With the nation’s congested highway, one woman who works for the Missouri Department of Transportation’s (MoDOT) Southeast District has found another way to get around – by parachute!
Doris Dumey, CAP-OM (pronounced Demi, like Demi Moore), is the executive assistant to the MoDOT District Engineer, Mark Shelton, at the Sikeston, Missouri District office. After I wrote the blog post, “Woman Skydives into Moving Car,” for our blog (which later ran in the December 2013 print edition of Better Roads), the MoDOT district engineer showed Dumey the article because she is a skydiver.
Excited to see an article about females skydiving not only in something other than Parachutist magazine, but in an industry in which she also works, Dumey wrote to me.
“He [Shelton] brought this to my attention because I am a skydiver,” Dumey wrote. “I made my first skydive on September 1, 2001. I thought I just wanted to do it once so I could say that I did it. I was bitten by the skydiving bug and have not stopped since. As of January 1, 2014 I have made 1,101 skydives.”
Dumey wrote to me a couple of months ago, so I’m sure that number has risen since.
She has earned her A, B, C, and D licenses as well as her Coach, I.A.D. Instructor and PRO Ratings. She shoots video and takes still photos while skydiving with experienced skydivers and tandems. Dumey jumps with the Southeast Missouri Skydiving (SEMO) club, which is based out of Cairo, Illinois.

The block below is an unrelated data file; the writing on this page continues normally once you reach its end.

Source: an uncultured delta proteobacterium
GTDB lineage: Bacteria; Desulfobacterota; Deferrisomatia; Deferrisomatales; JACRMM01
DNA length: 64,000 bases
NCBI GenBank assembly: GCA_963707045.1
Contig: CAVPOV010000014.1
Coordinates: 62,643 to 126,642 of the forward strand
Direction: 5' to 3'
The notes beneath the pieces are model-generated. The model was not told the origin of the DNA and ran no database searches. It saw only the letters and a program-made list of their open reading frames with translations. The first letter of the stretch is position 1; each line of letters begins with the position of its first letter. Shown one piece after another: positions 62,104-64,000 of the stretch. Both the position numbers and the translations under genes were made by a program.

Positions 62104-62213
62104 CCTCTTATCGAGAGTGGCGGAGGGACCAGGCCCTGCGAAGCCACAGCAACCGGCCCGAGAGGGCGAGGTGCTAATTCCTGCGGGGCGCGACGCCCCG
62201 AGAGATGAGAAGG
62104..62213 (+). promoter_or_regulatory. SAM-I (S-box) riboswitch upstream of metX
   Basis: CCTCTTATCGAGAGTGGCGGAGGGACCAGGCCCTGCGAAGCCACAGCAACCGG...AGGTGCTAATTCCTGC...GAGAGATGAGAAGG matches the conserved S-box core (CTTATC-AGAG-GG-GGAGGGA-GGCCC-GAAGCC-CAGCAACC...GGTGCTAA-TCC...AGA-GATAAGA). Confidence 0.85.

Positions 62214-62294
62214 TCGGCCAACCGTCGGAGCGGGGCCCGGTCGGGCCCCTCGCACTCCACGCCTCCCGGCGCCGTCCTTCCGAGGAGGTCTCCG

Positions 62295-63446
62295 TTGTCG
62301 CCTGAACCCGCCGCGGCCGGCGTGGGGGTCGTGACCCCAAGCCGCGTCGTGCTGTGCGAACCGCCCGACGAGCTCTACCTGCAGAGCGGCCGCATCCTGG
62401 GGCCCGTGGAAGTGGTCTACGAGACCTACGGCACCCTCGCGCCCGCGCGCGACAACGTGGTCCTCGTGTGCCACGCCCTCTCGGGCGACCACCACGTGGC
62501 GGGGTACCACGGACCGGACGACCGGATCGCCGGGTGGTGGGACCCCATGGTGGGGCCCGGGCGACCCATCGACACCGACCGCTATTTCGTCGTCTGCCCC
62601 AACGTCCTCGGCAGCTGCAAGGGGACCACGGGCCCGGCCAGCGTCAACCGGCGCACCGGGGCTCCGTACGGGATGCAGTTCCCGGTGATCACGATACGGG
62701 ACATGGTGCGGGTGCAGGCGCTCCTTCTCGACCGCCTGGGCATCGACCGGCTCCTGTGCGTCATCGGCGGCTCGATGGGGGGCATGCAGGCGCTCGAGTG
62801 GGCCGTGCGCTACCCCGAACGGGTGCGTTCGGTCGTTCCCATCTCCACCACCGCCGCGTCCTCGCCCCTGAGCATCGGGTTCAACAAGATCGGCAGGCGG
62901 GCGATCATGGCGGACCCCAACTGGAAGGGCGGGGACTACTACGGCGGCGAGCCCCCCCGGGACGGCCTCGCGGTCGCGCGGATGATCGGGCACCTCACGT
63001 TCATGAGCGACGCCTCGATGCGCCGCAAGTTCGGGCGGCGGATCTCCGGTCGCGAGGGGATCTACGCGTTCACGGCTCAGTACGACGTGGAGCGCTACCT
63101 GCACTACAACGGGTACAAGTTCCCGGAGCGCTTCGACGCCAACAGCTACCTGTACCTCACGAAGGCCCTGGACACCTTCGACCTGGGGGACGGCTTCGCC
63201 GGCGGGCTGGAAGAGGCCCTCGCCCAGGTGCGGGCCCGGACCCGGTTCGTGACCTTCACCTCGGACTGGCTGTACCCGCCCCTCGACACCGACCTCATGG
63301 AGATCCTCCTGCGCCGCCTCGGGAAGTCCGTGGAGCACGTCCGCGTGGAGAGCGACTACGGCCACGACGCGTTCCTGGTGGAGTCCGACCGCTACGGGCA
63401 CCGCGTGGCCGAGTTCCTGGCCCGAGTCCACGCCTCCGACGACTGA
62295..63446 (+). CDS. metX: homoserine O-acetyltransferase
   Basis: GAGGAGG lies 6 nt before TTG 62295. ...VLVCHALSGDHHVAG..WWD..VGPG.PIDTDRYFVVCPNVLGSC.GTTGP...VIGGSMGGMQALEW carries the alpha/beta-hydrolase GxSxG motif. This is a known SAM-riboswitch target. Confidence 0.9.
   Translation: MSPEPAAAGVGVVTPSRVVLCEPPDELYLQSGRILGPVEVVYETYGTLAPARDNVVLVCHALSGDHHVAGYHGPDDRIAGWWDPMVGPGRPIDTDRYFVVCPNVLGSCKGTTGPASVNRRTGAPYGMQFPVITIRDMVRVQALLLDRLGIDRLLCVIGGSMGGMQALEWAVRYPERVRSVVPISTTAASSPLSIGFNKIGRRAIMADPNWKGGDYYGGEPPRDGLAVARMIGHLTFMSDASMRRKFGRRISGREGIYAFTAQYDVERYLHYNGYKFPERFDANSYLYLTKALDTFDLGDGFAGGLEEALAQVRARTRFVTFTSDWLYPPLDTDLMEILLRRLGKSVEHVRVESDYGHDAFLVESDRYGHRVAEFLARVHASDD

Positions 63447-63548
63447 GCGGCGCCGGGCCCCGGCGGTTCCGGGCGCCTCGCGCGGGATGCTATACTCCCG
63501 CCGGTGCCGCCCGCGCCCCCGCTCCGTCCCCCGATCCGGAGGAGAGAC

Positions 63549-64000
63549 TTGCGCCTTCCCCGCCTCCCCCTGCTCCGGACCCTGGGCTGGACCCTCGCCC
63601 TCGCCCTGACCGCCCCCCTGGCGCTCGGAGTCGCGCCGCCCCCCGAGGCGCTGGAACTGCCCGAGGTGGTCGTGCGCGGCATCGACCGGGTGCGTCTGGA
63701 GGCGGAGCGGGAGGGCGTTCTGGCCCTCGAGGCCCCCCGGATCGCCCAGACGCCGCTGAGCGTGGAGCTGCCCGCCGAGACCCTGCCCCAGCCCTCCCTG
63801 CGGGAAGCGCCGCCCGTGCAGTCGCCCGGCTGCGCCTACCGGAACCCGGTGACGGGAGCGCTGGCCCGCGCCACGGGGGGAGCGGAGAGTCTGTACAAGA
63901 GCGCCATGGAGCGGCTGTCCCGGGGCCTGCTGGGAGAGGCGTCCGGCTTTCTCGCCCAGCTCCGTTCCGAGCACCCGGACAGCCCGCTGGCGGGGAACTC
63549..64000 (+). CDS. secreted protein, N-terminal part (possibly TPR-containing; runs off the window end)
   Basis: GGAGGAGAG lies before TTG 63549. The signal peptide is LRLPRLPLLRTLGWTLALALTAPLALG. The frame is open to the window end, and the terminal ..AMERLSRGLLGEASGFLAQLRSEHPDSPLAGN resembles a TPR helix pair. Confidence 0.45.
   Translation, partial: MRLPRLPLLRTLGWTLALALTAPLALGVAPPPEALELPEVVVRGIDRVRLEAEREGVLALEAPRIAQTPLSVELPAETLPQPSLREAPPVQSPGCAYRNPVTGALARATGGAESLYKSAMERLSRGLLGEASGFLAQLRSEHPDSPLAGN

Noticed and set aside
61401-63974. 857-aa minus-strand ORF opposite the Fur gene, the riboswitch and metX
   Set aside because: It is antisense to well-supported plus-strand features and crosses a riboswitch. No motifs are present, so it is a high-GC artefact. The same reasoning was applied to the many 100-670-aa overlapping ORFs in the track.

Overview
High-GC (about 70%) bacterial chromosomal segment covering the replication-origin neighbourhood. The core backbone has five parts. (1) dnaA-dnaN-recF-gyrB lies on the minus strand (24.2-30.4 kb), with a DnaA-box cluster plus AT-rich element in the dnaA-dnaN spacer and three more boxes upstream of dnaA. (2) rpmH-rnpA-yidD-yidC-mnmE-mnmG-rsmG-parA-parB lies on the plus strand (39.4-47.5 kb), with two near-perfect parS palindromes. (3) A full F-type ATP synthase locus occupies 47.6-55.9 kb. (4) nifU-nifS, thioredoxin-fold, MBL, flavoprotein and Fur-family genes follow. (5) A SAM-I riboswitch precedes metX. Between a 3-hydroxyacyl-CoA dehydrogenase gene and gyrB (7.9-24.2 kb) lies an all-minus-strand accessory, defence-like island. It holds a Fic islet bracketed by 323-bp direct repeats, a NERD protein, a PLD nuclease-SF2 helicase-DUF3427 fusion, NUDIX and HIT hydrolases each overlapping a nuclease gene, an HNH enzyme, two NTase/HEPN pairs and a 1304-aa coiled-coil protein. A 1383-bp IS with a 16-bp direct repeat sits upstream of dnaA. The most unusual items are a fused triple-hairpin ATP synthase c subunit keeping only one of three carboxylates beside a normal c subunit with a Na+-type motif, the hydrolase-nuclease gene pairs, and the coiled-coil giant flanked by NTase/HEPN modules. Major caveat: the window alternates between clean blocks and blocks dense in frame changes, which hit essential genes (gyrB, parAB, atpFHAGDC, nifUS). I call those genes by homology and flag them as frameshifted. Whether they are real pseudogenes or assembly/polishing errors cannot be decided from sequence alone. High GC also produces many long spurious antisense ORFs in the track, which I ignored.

Some of the aircraft from which she has jumped include the following:
- Twin Otter
- Super Otter
- King Air
- Hot Air Balloon
- Huey Helicopter
- R9 Helicopter
- Sikorsky Helicopter
- Bell Helicopter
- Cessna 172
- Cessna 182
- Cessna 205
- Cessna 206
“I do demonstration jumps carrying flags, or flying with smoke canisters at airshows, county fairs, carry the game ball into football games, and even jump into family reunions,” Dumey wrote. “Although I have not skydived into a moving vehicle, I have dived through hula hoops, gone out of the plane in an inflated raft, put pieces on Mr. Potato Head, passed a tennis ball to other skydivers, and played Rock ‘em Sock ‘em robots all while freefalling between 110 to 120 mph.”
That’s pretty cool – and one heck of a way to get around!
I have not gone skydiving yet. However, when I mention that it’s on my bucket list, some friends ask me, “Why would you want to jump out of a perfectly good airplane?”
Although I’m sure I will completely freak out once I am ready to jump, I think it would be amazing to see the world from that perspective. It’s also, of course, about the thrill.
Since having kids, I’m still pretty adventurous, though just a bit more cautious. Next time when someone asks me why skydiving is on my list to do, maybe I should answer, “To get around Chicago-area congestion.”
When I finally do decide to go skydiving, I’ll know who to call up!
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